(CNN)If you listen closely enough, politicians will usually tell you the truth -- even if they don't do it on purpose. Witness Sen. Chuck Grassley, accepting the endorsement of former President Donald Trump at a rally over the weekend in Iowa.
"I was born at night, but not last night," Grassley told the crowd with Trump standing next to him onstage. "So if I didn't accept the endorsement of a person who has 91% of the Republican voters in Iowa, I wouldn't be too smart. I'm smart enough to accept that endorsement."
The crowd laughed and applauded.
But notice what Grassley actually said: He wants Trump's endorsement not necessarily because he admires him or agrees with him on policy or thinks the former President has a vision to lead America forward. Instead, he wants Trump's endorsement because Trump is popular with the GOP base. That's it. It's that simple. Pure political calculus for a politician running for another term in November 2022.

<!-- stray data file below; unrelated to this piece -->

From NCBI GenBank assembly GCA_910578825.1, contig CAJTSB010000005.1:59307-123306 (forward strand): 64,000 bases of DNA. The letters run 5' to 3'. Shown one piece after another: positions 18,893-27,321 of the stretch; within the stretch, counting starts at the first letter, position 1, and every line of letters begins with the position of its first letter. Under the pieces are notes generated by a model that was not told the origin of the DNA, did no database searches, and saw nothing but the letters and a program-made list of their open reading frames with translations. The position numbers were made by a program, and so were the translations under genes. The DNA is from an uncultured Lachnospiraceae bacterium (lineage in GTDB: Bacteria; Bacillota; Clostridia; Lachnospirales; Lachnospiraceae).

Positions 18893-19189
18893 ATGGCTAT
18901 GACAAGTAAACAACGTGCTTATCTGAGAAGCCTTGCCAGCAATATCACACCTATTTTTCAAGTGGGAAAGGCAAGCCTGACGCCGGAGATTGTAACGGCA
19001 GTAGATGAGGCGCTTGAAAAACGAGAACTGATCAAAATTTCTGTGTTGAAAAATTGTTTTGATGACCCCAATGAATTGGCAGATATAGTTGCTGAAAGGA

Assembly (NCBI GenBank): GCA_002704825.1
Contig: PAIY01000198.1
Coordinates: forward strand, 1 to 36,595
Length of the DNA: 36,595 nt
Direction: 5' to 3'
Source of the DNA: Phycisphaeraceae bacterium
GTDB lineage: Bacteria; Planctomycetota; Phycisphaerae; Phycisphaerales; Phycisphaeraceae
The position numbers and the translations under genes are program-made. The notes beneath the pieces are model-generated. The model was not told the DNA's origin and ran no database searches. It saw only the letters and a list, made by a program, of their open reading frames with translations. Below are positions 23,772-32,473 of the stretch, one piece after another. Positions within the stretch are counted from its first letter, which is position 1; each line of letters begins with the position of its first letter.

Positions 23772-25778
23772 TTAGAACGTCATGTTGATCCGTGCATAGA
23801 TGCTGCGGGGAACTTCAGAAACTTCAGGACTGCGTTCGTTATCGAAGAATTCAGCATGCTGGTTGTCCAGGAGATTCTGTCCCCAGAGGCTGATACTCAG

Here's the thing: Grassley doesn't see eye to eye with Trump. In fact, as recently as (checks calendar) earlier this year, Grassley was blasting Trump for his "poor leadership in his words and actions" during the January 6 riot at the US Capitol.
When Trump fired two inspectors general in the administration in 2020, Grassley said that the then-President had "failed" to cite proper justification for the move.
And in 2019, Grassley said Trump's contention that wind turbines cause cancer was "idiotic."
There's more but you get the idea: Grassley was plenty critical of Trump and did his best to make sure there was some distance between himself and the former President on a number of occasions.
All of which makes Grassley's willing acceptance of the Trump endorsement all the more, well, icky. But at least we know why he did it. Grassley told us. It was for politics -- nothing more or less.
The Point: Trump's cult of personality within the GOP grows by the day. And even skeptics like Grassley have now jumped in with both feet.